Back in May at cf.objective() I was sitting around after one of the BOF's with Steve Bryant & Tony Garcia. We had just finished a lengthy debate over CFML Apps and how they can help to get new developers involved with CF. One of the things that was coming up in the debate was this notion of "Well if we just had more instruction, or training, people would become CF developers instead of PHP developers". However Steve, Tony & I all agreed that we didn't get involved with CF by sitting down one day and objectively analyzing the different server-side options and selecting the one that meet all of the criteria... no most of us were tossed into it for one reason or another and we fell in love.
Well, we talked about this idea of encouraging people to get their stories out on blogs at the conference, and luckily Steve actually made something happed and has suggested August 1st as the "How I get Started with Coldfusion" day... and I couldn't be happier about it. Here is my story, and I hope that all the other CF developers will do the same and post their stories today.
It all started in 2009 for me (yep that's right I only got started in CF two years ago). I had been hired by Nytro Multisport as a consultant at first to help them roll out a new online store with a new platform. We had just purchased an integrated POS and eCommerce system called Celerant, and I was going to work with the Web team at Celerant to design and implement this new online store. Well the site went live in July of 2009 with something that I considered to be about 95% done. There were a handful of additional features that I still wanted to add, but the core was there to get up and running.
As I'm sure many of you know - and may be guilty of (myself included) - once a website is launched, the motivation to update it isn't the same as pre-launch. All of a sudden a simple task like "Hey can we change the title on that page?" turns into 3 weeks worth of e-mails back and forth asking about when it will be done.
I started doing web development in 1996, so while I had never programmed in Coldfusion before, I had spent a lot of time working with Pearl, PHP, ASP & ASP.NET. In fact it was my poor experience in all of those other languages that made me say "I'm not a programmer anymore, I'm a 'Consultant'". My intention in this new role at Nytro was to not have to type a single line of code, and that's why I didn't care what language Celerant was coding in.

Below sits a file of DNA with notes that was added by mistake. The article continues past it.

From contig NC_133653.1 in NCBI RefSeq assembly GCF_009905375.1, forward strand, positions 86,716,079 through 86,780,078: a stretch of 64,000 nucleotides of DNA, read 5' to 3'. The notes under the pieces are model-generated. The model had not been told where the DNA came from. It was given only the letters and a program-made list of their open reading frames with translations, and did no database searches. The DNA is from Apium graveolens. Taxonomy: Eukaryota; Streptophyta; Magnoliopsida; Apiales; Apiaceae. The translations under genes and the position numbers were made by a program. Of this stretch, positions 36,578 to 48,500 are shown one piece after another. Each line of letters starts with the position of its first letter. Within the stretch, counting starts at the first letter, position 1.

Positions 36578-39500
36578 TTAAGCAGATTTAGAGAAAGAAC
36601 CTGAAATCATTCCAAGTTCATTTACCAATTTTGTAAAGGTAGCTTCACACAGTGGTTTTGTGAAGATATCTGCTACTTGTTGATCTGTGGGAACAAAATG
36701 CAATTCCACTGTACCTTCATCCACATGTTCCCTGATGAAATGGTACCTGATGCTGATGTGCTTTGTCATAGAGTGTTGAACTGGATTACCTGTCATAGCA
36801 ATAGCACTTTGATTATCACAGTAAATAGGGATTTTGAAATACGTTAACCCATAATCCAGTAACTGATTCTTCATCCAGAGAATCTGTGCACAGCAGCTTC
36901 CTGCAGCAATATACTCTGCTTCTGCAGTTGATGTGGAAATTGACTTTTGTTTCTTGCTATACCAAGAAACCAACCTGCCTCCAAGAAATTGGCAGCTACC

Well after three months of waiting on what I thought were simple fixes, I decided to open up my IDE and just 'take a look'. I remember that the first thing I needed to do was change the <title> tag on a particular group of pages to something a little bit more SEO friendly. That is when I opened up one of the template pages and saw this:
<cfif url.page eq "xxx">
I said to myself... no c'mon it can't be THAT EASY! Sure enough I did a couple searches on google, learned a little bit about if statements and within a couple of minutes had solved my problem. From that day forth I was hooked.
Fast forward a couple more months of working with this platform I decided that we needed to roll out a CMS, so I stumbled across Mura CMS after a couple google searches and fell in love with that as well. Now that I had a CMS, I wanted to integrate it with our eCommerce platform for things like search results and whatnot. Well I scrapped the existing eCommerce codebase for something a little bit more object oriented that I whipped up, and the next thing you know I got some help from the community to improve upon it.
Now that story is more than just "How I Got Started" but also how I got to where I am today. You see, in the course of just 2 short years, I have gone from being a user of a couple CF apps provided to me, to being a full CF developer and contributing to a handful of open source projects.
In my mind, people don't become CF developers because they want to learn a server-side language; they learn the language of the application that was put in front of them for one reason or another. Now we just need to put these great applications in the hands of the newest breed of HTML developers.